I very much enjoyed reading this weekend about the marriage of two of my favourite TV celebrities David Mitchell to Victoria Coren. I loved the photos and thought her dress was gorgeous. Equally well-known brother Giles Coren, who writes amusingly in The Times of his own marriage and newly arrived child with another on the way, gave her away. David Mitchell tweeted his followers (of which I am one) about how blissfully happy he is. So I had a wry smile, when in the same newspaper yesterday I read a thunderous warning about the perils of emulating celebrity marriage, from a High Court judge.
Are celebrity marriages more prone to fail than the relationships of us more ordinary folk? Mr Justice Coleridge appears to believe so, and said that young people should not try to emulate the marriages of the rich and famous because they are “even less able to sustain long-term healthy relationships than the rest of us”.
Earlier this year Sir Paul Coleridge set up the Marriage Foundation, a group dedicated to the promotion of long term relationships within marriage. It has just published a report claiming that celebrity marriages are twice as likely to end in divorce as the rest of us – the divorce rate over a ten year period is 40 per cent compared to only 20 per cent for non-celebrities. The report was based on the outcomes of 572 high profile celebrity weddings which have taken place since 2000. One in ten of the marriages were over within two years.
The judge, who was a family law barrister for 30 years before becoming a high court judge 12 years ago, said in his introduction to the report:
“The worrying feature of these statistics is the picture they paint to those who regard the celebrity lifestyle as something to be admired and copied for its own sake. These are, after all, the role models upon which many, especially young people, fashion their lives. Aspiration for happiness built on celebrity lifestyle is, it seems, dangerously flawed.”
For heaven’s sake! This is such a negative perspective! Marriage is an exciting commitment for all of us and it can work. The Beckhams, one of the most celebrated couples on the planet seem to be doing all right along with plenty of other celebrity couples who are still married despite living lives in a virtual goldfish bowl with all manner of temptation around them. Only today for instance, David Walliams and his wife Lara Stone announced they are happily expecting a child.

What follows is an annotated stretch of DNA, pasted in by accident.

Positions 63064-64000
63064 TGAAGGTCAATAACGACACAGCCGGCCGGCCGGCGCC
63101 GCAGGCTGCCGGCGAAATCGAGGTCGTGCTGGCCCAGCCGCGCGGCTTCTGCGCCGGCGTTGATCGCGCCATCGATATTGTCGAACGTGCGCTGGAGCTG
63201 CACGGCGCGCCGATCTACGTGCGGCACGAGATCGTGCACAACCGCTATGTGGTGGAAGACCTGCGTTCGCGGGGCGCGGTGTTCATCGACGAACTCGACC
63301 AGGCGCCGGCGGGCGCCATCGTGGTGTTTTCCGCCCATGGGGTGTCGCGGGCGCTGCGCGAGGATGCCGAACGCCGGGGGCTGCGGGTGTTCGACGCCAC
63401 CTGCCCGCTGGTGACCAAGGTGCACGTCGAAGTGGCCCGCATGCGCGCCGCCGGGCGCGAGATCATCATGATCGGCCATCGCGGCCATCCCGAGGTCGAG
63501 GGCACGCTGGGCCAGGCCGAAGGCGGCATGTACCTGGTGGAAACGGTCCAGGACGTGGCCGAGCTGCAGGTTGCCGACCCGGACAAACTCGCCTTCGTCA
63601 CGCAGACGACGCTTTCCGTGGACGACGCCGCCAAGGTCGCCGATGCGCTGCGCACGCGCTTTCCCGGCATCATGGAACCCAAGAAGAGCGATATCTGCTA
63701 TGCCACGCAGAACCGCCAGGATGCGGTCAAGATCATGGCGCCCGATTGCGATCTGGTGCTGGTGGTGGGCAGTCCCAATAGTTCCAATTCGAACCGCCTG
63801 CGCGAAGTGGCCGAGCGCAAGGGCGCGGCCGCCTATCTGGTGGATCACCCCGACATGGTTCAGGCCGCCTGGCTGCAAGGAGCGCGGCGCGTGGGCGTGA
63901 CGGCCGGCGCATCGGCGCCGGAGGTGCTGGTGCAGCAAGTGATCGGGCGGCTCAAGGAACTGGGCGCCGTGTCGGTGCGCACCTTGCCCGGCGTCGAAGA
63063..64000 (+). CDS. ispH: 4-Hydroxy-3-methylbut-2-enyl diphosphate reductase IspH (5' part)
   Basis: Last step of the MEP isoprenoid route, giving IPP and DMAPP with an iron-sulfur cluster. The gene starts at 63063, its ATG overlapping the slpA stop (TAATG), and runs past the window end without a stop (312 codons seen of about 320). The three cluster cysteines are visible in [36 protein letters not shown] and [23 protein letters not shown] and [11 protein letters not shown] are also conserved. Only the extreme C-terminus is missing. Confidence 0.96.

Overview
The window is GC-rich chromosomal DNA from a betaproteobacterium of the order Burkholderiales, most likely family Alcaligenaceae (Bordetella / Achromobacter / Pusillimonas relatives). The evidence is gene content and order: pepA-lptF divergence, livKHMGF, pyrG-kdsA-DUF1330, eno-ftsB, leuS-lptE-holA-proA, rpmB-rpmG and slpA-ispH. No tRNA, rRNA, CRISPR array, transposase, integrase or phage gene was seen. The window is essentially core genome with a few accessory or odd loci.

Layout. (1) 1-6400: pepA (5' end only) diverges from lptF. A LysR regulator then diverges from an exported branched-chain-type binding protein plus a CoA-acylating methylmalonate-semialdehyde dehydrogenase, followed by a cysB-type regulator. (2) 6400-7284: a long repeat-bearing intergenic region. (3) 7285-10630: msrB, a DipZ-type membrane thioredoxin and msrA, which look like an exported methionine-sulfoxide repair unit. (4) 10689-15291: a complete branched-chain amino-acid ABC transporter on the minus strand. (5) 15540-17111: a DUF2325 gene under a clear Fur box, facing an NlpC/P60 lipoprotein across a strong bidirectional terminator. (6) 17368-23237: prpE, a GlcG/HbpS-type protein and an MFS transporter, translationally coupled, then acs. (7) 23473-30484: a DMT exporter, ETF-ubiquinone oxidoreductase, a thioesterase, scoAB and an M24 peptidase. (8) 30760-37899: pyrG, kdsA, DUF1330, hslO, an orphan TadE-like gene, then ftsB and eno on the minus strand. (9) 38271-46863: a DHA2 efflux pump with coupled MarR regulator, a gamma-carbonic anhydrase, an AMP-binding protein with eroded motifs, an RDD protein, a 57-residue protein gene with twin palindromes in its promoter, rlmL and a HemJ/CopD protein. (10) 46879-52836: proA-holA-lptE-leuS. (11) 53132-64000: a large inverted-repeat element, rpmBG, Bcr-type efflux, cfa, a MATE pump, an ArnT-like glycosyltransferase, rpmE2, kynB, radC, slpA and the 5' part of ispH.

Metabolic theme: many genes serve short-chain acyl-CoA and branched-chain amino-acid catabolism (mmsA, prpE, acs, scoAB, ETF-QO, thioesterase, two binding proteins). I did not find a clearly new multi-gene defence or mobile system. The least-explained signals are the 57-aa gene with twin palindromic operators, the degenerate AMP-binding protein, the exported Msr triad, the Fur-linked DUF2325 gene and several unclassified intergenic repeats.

By all means, as I have done on many occasions in the past, criticise high profile couples who live together without ever actually tying the knot. Surely it is they who are perpetuating the myth about common law marriage and misleading people into thinking cohabitation is a glamorous, settled and viable alternative to traditional marriage.
The reality in law, which does not come across in glossy magazines, is that living together creates absolutely no legal relationship or rights under English and Welsh law. And with it often comes disaster if the relationship breaks down and the poorer party (usually the woman) has no job, no home, no pension or income of her own and faces penury.
But as to marriage, why shouldn’t the weddings of the rich and famous be shared with us to enjoy? Doesn’t every bride dream that one day, she too will have her own dream day? And don’t magazines like Hello! or OK! sell millions of copies round the world precisely because they know we all like to share close up in the happiness of famous (often royal) couples getting married ? I just cant see what’s wrong with it.
Notwithstanding the fact that most couples are now choosing to live together than ever before, and the numbers of couples marrying is dropping like a stone, Mr Justice Coleridge is still unhappy that visions of celebrities leading an “idealised life” create “…a false expectation within the participants that in some way their relationships will be better, easier and, above all, more exciting than the average.”
We aren’t that daft surely? The statistics suggest anything but.
Aren’t celebrities who choose to share their weddings across the magazine pages rather sending a message to their audiences and readers that marriage is still something special, something to be aspired to? That even though it’s so much easier not to commit, that love deserves to celebrated by marrying?
And isn’t celebrating marriage precisely what the Marriage Foundation was set up to do?
Meanwhile of course, Royal Weddings are the most hyped of all. The billions who tuned in to watch the wedding of William and Kate are testimony to that. How we loved the glamour of such a spectacular wedding, the beautiful dress, the stunning church and glamorous guests. And is there anyone who doesn’t remember the newly weds waving gaily to the crowds of cheering well wishers who thronged the Mall as they began their married life together in the vintage Aston Martin? Romantic? Certainly. Beyond our own reach? Absolutely . Will it last? Who knows?
Does anyone, celebrity or not, ever know whether their marriage will last when they get married?
My husband and I watched Charles and Diana get married in 1981. We sat together on our settee, watching it on television, thoroughly enjoying the spectacle. At that time, that wedding too was the most hyped on the planet and it delivered in magnificent style. Emulating the royal couple later that afternoon, we went to a local hotel and booked our own wedding!
The glamour of that royal wedding day had without doubt encouraged us to get married. It had sent the most positive messages to us; and although tragedy engulfed the marriage of the Prince and Princess of Wales, I am pleased to say, 30 odd years later, we are still married.